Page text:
The Day After New York Times Buyout Day

NEW YORK - APRIL 21: A man speaks on his mobile phone across from The New York Times headquarters building April 21, 2011 in
NEW YORK - APRIL 21: A man speaks on his mobile phone across from The New York Times headquarters building April 21, 2011 in New York City. The New York Times profits fell 58 percent in the first quarter of 2011. (Photo by Ramin Talaie/Getty Images)

Although the New York Times buyout deadline of 5 p.m. Thursday has come and gone, the situation remains fluid.

Winnie O'Kelley, deputy editor for Business Day, confirmed to The Huffington Post on Friday afternoon that she is still considering whether or not to take the buyout, but declined to comment further.

Deputy editor Bill Schmidt has been expected to take a buyout, according to staffers, but wouldn't comment either way when also reached by The Huffington Post on Friday afternoon.

The Times, at this point, isn't commenting as to whether management was able to eliminate 30 positions in the newsroom, thus preventing layoffs. The current buyouts are geared toward higher-level, and presumably higher-salaried, staffers. The Times management ranks have swelled in recent years, with some managers no longer having sizable newsroom portfolios and less opportunities to move upward.

There probably won't be final tally for another week or so, considering that staffers submitting applications by Thursday 5 p.m. have a small window to take them back and because management still has to approve each buyout. However, given that the numbers leaked so far fall below the target, it's unlikely management will deny buyout requests and may have to tap a few people on the shoulder to convince them to opt for the buyout.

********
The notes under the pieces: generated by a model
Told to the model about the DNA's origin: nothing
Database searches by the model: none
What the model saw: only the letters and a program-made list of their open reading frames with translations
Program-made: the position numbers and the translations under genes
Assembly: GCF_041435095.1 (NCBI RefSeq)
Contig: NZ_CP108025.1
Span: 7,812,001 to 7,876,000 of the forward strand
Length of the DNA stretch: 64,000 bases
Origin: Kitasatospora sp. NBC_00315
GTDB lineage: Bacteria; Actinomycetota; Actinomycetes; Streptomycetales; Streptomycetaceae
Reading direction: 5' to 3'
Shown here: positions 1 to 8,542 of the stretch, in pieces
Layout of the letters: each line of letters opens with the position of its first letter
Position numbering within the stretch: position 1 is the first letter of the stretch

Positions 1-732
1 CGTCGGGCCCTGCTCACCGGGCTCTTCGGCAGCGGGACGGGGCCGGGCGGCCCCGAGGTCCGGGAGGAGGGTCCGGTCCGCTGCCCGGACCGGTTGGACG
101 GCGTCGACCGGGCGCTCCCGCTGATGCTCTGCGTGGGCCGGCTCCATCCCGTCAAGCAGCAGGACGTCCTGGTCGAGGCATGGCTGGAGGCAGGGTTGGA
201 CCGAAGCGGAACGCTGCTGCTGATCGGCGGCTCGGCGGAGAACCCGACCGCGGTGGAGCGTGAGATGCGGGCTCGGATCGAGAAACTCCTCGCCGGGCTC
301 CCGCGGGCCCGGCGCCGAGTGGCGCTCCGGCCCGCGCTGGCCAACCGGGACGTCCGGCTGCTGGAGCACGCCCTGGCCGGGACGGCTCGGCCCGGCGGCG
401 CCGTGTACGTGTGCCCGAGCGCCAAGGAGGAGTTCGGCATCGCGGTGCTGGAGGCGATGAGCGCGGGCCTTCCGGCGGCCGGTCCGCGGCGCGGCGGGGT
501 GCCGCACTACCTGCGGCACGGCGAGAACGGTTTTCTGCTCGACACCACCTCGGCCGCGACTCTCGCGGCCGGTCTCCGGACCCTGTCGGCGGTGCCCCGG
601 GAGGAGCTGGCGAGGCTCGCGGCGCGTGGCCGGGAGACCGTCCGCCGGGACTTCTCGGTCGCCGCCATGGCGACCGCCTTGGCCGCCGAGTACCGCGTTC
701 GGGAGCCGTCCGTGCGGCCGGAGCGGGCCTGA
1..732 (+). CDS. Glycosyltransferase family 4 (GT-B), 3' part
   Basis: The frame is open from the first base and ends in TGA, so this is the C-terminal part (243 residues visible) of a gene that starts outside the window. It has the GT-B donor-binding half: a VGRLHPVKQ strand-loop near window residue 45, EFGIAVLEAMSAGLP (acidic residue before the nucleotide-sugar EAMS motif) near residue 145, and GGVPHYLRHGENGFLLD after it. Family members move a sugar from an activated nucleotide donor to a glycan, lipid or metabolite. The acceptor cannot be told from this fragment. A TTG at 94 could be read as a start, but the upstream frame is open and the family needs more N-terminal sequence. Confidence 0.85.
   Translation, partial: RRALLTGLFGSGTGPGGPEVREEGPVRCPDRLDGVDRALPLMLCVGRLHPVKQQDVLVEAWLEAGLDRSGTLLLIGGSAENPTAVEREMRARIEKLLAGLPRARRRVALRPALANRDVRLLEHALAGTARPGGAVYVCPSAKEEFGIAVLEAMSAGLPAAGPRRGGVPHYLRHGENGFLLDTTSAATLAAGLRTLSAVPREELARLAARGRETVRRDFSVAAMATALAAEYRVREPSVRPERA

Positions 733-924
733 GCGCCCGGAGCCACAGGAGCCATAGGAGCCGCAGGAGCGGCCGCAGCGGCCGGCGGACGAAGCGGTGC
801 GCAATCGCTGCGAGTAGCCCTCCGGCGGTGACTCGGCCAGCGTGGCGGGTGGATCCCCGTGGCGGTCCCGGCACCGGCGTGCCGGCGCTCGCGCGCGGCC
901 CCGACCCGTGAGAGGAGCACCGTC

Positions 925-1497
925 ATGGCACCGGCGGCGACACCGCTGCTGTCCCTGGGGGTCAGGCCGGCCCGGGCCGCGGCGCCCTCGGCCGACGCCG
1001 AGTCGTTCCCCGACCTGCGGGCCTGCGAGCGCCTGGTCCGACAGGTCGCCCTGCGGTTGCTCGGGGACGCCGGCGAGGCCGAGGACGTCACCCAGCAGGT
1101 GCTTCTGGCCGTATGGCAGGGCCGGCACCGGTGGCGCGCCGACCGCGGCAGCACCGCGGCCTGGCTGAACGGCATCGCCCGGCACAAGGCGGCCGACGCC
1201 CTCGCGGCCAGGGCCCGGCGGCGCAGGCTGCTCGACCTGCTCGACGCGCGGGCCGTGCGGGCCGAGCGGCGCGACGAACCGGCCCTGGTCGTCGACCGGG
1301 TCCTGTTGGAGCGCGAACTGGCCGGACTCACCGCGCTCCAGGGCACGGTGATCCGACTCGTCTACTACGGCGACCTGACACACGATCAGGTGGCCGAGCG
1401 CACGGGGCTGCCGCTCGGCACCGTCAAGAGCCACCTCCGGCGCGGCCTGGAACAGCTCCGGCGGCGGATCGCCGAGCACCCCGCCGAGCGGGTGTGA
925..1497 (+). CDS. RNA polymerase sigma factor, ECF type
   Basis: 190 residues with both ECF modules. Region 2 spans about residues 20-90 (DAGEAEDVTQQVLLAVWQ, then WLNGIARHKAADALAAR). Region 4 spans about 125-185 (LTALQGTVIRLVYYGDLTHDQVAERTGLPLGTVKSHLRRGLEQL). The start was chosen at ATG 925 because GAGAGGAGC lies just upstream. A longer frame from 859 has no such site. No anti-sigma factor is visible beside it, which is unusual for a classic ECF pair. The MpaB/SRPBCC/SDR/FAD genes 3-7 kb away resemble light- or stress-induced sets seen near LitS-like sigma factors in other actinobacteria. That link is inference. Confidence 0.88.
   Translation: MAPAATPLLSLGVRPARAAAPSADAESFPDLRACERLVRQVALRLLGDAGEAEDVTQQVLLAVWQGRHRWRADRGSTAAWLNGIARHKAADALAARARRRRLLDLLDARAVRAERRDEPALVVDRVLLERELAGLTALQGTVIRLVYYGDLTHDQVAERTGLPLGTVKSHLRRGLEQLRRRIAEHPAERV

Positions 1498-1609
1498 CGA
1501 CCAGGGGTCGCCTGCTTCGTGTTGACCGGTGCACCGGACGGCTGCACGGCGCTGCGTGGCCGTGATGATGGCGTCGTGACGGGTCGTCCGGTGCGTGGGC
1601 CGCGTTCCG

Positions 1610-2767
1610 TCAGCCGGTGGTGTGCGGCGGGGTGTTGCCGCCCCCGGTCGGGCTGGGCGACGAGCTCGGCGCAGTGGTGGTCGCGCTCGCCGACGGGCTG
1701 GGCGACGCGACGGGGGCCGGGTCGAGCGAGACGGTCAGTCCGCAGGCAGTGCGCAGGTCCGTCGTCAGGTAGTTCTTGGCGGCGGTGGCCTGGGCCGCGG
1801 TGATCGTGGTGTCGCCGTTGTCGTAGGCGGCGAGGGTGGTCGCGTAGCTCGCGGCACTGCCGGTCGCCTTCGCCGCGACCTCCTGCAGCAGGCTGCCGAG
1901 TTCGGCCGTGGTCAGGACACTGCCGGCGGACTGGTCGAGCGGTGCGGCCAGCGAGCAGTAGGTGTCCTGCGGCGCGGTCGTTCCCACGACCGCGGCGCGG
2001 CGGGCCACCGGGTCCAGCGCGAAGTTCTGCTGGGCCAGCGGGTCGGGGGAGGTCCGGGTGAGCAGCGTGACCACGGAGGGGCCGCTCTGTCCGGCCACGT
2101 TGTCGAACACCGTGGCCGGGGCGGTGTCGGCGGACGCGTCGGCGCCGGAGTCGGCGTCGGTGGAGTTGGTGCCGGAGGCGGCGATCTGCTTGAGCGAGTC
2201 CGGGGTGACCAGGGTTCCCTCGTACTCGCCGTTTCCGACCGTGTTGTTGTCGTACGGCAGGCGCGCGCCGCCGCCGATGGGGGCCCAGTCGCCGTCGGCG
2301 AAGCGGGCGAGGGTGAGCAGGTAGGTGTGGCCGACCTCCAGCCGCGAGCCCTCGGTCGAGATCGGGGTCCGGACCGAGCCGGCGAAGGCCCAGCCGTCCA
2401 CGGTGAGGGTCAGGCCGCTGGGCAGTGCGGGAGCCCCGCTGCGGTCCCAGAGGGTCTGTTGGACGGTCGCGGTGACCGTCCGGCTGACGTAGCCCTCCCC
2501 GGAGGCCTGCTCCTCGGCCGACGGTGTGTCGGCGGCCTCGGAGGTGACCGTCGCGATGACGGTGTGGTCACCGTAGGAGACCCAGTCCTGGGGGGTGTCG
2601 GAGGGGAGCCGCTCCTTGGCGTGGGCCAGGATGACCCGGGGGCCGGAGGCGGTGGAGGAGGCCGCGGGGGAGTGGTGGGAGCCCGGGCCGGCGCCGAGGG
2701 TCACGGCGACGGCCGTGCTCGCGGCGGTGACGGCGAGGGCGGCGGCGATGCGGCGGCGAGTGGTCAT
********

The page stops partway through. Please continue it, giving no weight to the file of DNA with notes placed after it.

The New York Post reported Friday morning that "as a few as a dozen" Times staffers volunteered by deadline, while Politico reported in the afternoon "that more than 20 staffers have taken a buyout, though only a dozen of those departures have been reported."

A few more names were revealed Friday. Capital New York reported that Chris Carroll, a 17-year veteran on the news design staff, and Alix Pelletier Paul, a 31-year veteran, each took buyouts. Politico also reported that Tom Torok, head of the computer-assisted reporting team, is taking a buyout.

Within the the newsroom, the rank-and-file have been riveted by all the palace intrigue, with high-level editors either moving from soon-to-be-eliminated positions to open ones -- or leaving the paper altogether. On Thursday came a couple major departures, with sports editor Joe Sexton being the biggest shock to the newsroom and assistant managing editor Jim Roberts the biggest shock on Twitter, where he's built up a large following.

But along with the ongoing newsroom guessing game -- and concerns about further staff reduction down the line -- there's also been some grumbling among staffers over executive editor Jill Abramson traveling to the Sundance Film Festival last week. The decision, to some, appeared tone deaf as dozens of Times veterans are either voluntarily heading for the exits (or will be told to do so if the target isn't met).

"Jill went to Sundance last weekend for the premiere of a film about Anita Hill that she was featured in," a Times spokeswoman told The Huffington Post in an email. (Abramson co-wrote a book on Hill in 1994, with The New Yorker's Jane Mayer).

"I'm not sure what a weekend trip no matter where she was going has to do with buyouts and/or layoffs," the spokeswoman continued. "Small groups of people can always be counted on to grumble and it doesn't seem to serve anyone to comment further about this."